A cluster of strong to severe storms currently extends from Jacksboro southwest through Breckenridge, Cisco, to Cross Plains. These storms have varying degrees of movement and speed. Most activity is generally moving to the east at 15 to 30 MPH – but some cells are moving northeast, east, and southeast. With weak wind shear aloft that’s what usually happens after several hours of convective evolution. The significant severe weather earlier from Anson to Albany has diminished. The strongest storms are currently capable of producing ping-pong ball size hail and localized damaging wind gusts over 60 MPH.
There remains some uncertainty on how things will evolve over the next few hours. Logic would seem to indicate a slow eastward progression of storms currently located across western North Texas. The storms themselves aren’t in any hurry right now. The latest hourly run of the HRRR weather model has the line of storms moving into western sections of the D/FW Metroplex between 10:30 and 11:30 PM in a weakened state. I do anticipate the threat for severe weather will tend to lower by the time storms make it into D/FW. Thats not to say we won’t have isolated severe hail or wind in D/FW with these storms – I just don’t expect it’ll be particularly widespread.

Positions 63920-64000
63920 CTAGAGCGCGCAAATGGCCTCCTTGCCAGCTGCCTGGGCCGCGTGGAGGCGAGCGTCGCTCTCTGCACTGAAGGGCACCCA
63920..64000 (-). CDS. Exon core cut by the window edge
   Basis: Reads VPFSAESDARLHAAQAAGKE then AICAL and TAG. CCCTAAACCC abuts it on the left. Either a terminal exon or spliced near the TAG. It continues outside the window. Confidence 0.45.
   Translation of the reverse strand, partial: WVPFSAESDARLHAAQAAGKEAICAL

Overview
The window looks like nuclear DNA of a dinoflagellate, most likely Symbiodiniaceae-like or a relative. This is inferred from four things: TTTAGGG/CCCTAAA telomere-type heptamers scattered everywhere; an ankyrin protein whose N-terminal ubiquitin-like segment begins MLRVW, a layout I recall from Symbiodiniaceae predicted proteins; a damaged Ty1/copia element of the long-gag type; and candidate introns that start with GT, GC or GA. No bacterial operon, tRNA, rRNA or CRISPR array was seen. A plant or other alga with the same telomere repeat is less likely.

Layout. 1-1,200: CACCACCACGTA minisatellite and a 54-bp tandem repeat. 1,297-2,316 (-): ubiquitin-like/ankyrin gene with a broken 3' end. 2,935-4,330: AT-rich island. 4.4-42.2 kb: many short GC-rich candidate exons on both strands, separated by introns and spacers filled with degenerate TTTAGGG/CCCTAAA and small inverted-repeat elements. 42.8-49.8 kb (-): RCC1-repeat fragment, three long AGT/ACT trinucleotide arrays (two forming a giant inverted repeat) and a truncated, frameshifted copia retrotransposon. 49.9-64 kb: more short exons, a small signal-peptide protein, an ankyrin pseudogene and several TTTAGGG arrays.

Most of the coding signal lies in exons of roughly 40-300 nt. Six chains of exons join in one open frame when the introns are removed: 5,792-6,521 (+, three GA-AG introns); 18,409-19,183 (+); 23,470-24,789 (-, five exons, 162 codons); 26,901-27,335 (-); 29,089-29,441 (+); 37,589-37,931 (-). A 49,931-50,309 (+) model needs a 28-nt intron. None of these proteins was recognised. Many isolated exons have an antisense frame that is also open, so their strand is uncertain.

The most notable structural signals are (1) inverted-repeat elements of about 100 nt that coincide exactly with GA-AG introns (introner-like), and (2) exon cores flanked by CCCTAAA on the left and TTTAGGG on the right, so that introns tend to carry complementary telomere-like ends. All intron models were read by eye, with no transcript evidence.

By 3 AM Thursday the initial complex of storms should have dissipated near the D/FW Metroplex. New storms will be ongoing across the Big Country and possibly the Concho Valley and Northwest Texas. These storms will be in part due to increasing lift associated aloft and residual outflow boundaries. Being in the middle of the night these storms should be elevated above a cap. The strongest storms could be marginally severe with a threat of hail up to the size of ping-pong balls. Most weather model guidance indicates this activity will be well west of the D/FW Metroplex – but we’ll have to see. If the storms were to impact D/FW it would likely be well after midnight.